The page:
Runner Review: ‘How To Train Your Dragon 3’ doesn’t fly as high as others



By Jorge Avila, Opinion Writer

Jorge's rating:

“How to Train Your Dragon,” directed by Dean DeBlois, first arrived in 2010 and became an instant hit, capturing the hearts of many and spawning an entire franchise.  Similar to its hero Hiccup, the film was an underdog in a summer full of heavy hitting blockbusters. It still managed to garner the attention of moviegoers with its unique premise and stunning animation.   Fast-forward 9 years and we’ve reached the franchise’s third and final installment: “The Hidden World.”

The story opens with our hero Hiccup, along with his ragtag group of fellow vikings, rescuing a swathe of captured dragons.  The film’s central struggle then revolves around needing to find a new home in order to compensate for a growing population, all while avoiding the advances of infamous dragon hunter, Grimmel.

Right away, the most noteworthy aspect to the film is its gorgeous animation.  All throughout there are scenes that are jaw-droppingly beautiful and incredibly impressive from a technical point of view.  It really makes you admire how far the animation industry has come when an animated character such as Toothless can have so much detail and texture that he actually looks like a physical, tangible being.  There’s one scene especially on a beach where I found myself in awe over how unbelievably real the sand looked- sand of all things!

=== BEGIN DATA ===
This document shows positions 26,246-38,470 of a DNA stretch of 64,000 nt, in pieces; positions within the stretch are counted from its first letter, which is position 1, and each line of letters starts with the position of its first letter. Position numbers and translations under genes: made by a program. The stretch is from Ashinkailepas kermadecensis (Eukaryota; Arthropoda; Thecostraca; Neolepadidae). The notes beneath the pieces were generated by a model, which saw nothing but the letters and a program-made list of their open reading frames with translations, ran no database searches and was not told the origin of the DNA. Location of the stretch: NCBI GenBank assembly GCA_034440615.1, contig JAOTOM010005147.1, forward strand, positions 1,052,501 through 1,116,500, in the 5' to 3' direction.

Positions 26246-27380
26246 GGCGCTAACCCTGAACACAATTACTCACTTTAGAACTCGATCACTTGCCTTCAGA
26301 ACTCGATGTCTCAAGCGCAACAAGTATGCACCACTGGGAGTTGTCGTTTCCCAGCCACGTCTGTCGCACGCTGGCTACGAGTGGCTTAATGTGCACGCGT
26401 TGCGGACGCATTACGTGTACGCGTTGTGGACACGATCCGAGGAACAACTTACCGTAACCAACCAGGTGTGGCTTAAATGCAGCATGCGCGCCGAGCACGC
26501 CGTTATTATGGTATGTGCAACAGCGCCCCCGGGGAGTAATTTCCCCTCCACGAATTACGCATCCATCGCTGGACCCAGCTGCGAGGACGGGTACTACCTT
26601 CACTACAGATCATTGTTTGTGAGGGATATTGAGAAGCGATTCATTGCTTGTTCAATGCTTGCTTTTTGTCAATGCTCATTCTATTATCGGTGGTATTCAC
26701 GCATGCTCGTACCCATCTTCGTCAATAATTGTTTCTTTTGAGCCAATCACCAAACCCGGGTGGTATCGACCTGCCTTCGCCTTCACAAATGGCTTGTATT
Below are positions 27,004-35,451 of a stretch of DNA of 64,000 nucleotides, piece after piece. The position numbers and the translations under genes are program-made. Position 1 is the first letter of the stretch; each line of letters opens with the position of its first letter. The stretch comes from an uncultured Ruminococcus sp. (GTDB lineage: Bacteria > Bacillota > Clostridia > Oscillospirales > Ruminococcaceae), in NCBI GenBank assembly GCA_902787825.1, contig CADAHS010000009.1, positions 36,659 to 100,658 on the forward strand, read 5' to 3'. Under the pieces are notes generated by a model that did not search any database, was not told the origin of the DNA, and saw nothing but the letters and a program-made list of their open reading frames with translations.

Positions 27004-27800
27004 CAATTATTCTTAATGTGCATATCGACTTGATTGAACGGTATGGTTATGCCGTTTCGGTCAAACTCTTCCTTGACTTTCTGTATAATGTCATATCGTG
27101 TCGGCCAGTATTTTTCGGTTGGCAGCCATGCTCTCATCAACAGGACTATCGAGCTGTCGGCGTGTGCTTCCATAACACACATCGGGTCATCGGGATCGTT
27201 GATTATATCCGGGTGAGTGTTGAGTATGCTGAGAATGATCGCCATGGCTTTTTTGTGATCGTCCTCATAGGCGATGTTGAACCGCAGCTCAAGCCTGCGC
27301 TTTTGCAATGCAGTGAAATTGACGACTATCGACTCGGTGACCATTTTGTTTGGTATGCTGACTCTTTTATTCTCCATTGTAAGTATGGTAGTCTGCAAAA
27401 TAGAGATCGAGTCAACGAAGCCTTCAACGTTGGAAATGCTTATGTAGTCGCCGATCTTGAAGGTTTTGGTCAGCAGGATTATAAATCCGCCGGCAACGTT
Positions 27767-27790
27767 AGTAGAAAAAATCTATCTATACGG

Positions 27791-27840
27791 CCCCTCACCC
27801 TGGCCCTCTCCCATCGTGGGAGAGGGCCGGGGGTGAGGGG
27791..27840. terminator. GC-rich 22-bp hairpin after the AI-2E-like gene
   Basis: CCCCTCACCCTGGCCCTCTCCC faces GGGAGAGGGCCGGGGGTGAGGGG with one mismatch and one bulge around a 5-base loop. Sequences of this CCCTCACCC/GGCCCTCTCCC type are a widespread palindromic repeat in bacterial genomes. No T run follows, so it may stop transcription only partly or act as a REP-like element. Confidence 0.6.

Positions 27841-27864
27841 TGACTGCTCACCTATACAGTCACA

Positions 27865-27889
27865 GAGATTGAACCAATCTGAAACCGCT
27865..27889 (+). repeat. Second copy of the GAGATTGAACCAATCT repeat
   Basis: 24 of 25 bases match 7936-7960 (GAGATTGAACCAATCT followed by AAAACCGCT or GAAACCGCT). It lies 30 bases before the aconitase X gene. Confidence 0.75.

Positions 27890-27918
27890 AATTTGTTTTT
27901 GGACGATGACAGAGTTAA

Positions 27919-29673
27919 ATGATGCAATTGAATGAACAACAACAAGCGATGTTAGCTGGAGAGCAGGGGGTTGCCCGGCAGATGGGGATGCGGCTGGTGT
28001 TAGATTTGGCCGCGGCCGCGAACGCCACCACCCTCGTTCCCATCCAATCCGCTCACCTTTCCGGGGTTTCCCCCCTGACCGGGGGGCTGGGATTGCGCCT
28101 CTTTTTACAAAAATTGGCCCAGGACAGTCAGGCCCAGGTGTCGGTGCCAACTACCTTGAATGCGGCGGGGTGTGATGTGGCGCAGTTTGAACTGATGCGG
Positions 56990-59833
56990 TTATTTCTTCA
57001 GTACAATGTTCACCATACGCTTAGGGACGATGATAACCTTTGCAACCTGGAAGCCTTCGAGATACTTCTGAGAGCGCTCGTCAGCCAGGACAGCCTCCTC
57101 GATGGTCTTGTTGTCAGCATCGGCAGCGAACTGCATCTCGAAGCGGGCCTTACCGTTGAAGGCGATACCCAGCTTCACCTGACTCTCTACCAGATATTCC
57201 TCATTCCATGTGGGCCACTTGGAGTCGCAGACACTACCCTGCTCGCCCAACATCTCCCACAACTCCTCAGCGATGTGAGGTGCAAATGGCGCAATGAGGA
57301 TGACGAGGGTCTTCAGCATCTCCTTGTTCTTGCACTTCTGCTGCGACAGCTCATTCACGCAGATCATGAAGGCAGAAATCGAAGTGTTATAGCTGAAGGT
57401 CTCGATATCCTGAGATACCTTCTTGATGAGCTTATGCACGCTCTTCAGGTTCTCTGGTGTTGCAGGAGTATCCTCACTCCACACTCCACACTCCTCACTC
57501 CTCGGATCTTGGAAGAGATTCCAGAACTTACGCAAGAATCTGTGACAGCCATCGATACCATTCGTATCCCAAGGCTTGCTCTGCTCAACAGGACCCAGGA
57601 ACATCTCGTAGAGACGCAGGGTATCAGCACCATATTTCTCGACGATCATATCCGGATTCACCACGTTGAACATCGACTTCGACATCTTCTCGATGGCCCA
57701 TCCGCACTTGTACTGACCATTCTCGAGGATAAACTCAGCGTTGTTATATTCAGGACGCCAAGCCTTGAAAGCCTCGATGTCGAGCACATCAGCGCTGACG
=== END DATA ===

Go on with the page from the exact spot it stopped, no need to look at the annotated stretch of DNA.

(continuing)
The character designs are all equally as impressive, especially the dragons who all stand out with their unique traits and colorations.  Unfortunately, the same cannot be said about the story.  How to Train Your Dragon was always notable for having mature themes and subtle storytelling that could be enjoyed by people of all ages, but this is the first film in the franchise that honestly feels empty, which is disappointing considering it’s the last one.

The plot involving dragon hunter Grimmel feels so been-there done-that and leads up to an incredibly unexciting final battle that gets resolved way too quickly.  The film’s secondary plot about finding a new home also builds up to a disappointing and predictable conclusion.  Add to that a cast of annoying and crude characters and you get a film that just feels very forgettable.

Top Critic David Sims says the movie “is stuffed with filler material” and argues it runs on empty for most of the runtime.  Joe Morgenstern of Wall Street Journal also criticizes its weak and disjointed plot, stating it’s a disappointing conclusion to a franchise “that gave great pleasure and stayed on too long.”

Despite the mixed reception, the film still stands at a 92% rating on review site Rotten Tomatoes. While it’s nowhere near as enjoyable as the last two entries in the franchise, it’s still a good time in theaters.